I propose to take Questions Nos. 183, 184 and 189 together.
Recent months have seen very positive developments in the negotiations on reform of the CAP. The agreement by the European Council on the Multiannual Financial Framework on 8 February provided the necessary clarity to enable the CAP discussions to move forward. This was followed by the adoption by the European Parliament of its overall position on the reform proposals at its plenary session on 12 March. This was in turn followed by the agreement by the Council of Agriculture Ministers on 19 March on its so-called ‘General Approach’ to the reform package, following the tabling of compromise proposals by the Irish Presidency.
We have therefore moved from a narrower focus on the finalisation of a Council position to the point where the Council position is itself just one of three different perspectives being brought to the table. Of course, the big question is whether the three institutions can come to an agreement on these and other issues by the end of June. My strong belief is that they can. The vehicle will be the so-called “trilogue” process. Typically, this represents the final phase of negotiations in areas where the European Parliament has a co-decision role. Indeed, this is the first time that the Parliament has had such a role in relation to a CAP reform package. As President of the Council, Ireland is representing Member States in these negotiations.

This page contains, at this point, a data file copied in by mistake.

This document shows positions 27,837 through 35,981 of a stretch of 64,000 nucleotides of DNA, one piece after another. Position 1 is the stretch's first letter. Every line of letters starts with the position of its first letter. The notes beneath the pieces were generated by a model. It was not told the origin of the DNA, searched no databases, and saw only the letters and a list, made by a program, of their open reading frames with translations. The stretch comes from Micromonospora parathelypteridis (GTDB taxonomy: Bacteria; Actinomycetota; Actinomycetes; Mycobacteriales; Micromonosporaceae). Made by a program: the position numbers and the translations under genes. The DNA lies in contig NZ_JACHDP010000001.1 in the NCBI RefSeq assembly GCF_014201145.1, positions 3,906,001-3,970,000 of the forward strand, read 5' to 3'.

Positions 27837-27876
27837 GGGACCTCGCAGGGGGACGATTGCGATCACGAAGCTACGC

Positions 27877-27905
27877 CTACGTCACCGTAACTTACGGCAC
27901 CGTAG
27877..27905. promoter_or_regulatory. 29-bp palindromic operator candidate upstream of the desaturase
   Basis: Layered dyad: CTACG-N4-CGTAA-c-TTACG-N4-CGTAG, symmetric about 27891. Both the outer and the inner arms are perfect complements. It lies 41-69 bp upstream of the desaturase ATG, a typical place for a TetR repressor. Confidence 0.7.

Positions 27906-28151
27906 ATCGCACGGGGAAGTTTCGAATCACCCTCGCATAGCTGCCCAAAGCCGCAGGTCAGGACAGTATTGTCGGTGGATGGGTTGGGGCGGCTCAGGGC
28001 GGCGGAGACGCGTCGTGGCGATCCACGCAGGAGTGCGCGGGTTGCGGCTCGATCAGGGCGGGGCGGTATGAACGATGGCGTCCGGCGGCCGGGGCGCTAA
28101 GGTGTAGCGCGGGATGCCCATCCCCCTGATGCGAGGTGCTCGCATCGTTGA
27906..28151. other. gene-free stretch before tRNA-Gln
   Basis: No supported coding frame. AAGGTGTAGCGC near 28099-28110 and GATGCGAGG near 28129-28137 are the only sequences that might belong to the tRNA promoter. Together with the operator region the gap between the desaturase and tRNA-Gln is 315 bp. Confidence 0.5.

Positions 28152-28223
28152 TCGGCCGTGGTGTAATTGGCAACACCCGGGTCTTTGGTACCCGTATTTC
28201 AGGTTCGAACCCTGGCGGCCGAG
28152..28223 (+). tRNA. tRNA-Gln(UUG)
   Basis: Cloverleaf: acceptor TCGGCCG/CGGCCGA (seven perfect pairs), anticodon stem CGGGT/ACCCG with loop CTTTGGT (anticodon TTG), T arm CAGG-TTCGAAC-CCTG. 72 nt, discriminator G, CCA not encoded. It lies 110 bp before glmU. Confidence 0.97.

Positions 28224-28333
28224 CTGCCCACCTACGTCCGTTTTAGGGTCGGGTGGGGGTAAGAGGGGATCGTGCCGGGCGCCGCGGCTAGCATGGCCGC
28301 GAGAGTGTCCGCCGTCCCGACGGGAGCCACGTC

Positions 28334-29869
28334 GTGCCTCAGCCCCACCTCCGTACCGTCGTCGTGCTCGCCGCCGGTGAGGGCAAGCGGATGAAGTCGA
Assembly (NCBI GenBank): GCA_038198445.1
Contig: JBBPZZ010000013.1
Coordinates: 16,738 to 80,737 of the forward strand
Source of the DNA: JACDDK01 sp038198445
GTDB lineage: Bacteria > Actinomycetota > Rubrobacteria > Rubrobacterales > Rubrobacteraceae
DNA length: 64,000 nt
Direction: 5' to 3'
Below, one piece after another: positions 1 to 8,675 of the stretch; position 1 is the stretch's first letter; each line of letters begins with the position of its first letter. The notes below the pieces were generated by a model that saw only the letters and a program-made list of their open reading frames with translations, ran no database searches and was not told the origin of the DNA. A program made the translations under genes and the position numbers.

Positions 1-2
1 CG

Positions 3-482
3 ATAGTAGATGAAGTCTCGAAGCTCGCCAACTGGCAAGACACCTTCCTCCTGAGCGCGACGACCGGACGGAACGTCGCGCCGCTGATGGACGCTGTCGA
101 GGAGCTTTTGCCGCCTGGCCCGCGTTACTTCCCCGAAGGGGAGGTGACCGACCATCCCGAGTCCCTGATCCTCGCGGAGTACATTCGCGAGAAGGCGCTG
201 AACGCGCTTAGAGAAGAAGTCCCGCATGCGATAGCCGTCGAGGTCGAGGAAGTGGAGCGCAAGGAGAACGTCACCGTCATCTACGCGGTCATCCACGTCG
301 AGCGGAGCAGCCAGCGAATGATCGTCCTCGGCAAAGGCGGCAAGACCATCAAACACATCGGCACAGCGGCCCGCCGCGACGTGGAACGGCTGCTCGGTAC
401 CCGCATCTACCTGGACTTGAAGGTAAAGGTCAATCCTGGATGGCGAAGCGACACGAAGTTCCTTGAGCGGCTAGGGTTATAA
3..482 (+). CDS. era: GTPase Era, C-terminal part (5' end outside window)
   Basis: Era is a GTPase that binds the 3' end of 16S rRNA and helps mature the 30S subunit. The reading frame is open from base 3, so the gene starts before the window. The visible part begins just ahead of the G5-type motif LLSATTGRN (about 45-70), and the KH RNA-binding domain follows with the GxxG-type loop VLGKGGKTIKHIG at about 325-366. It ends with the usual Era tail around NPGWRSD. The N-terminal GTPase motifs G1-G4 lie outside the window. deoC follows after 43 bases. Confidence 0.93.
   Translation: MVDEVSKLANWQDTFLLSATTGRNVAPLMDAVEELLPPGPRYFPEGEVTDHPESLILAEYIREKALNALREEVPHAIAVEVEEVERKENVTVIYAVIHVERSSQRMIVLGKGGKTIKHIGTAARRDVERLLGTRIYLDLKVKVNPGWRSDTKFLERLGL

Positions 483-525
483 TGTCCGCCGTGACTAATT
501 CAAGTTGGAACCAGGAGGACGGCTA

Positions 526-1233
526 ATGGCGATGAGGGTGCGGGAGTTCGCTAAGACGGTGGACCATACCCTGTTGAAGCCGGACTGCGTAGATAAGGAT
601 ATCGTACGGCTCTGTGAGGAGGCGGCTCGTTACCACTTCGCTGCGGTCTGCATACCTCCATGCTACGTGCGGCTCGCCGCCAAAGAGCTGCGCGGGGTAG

I am happy to report that progress has been very good so far. The trilogues have been held in a very positive, constructive atmosphere. All of the institutions have responded to the Presidency’s call for a collaborative endeavour, and for a spirit of compromise to inform the process. Progress has been achieved on a number of technical issues, facilitated by technical discussions which are running in parallel to the trilogue meetings. In addition, more politically sensitive points that have been encountered so far have been discussed in a preliminary or exploratory way in the trilogues and parked for further consideration later. In this regard I have agreed with the Chairman of the European Parliament’s Agriculture Committee, Paolo de Castro, on a further parallel process aimed at making progress on the big political issues that are likely to form the basis of the final political agreement.
The final target for that political agreement is the end of June. It is clear that the European Parliament and the Commission are committed to achieving this objective. The Member States have also demonstrated their commitment, and as President of the Council of Ministers, I intend to do all I can to ensure that the deadline is met. I need to be clear however that the timeline for political agreement by end June is extremely tight and ambitious. It can only be achieved with a fair wind and an exceptional effort by all three institutions.
The reformed CAP will set the policy framework for the future development of the Irish agricultural sector. I am confident that we can secure a political agreement on the CAP before the end of June that will be good for Irish and EU agriculture and that will allow enhanced development of all of the sectors of importance to the Irish agri-food industry.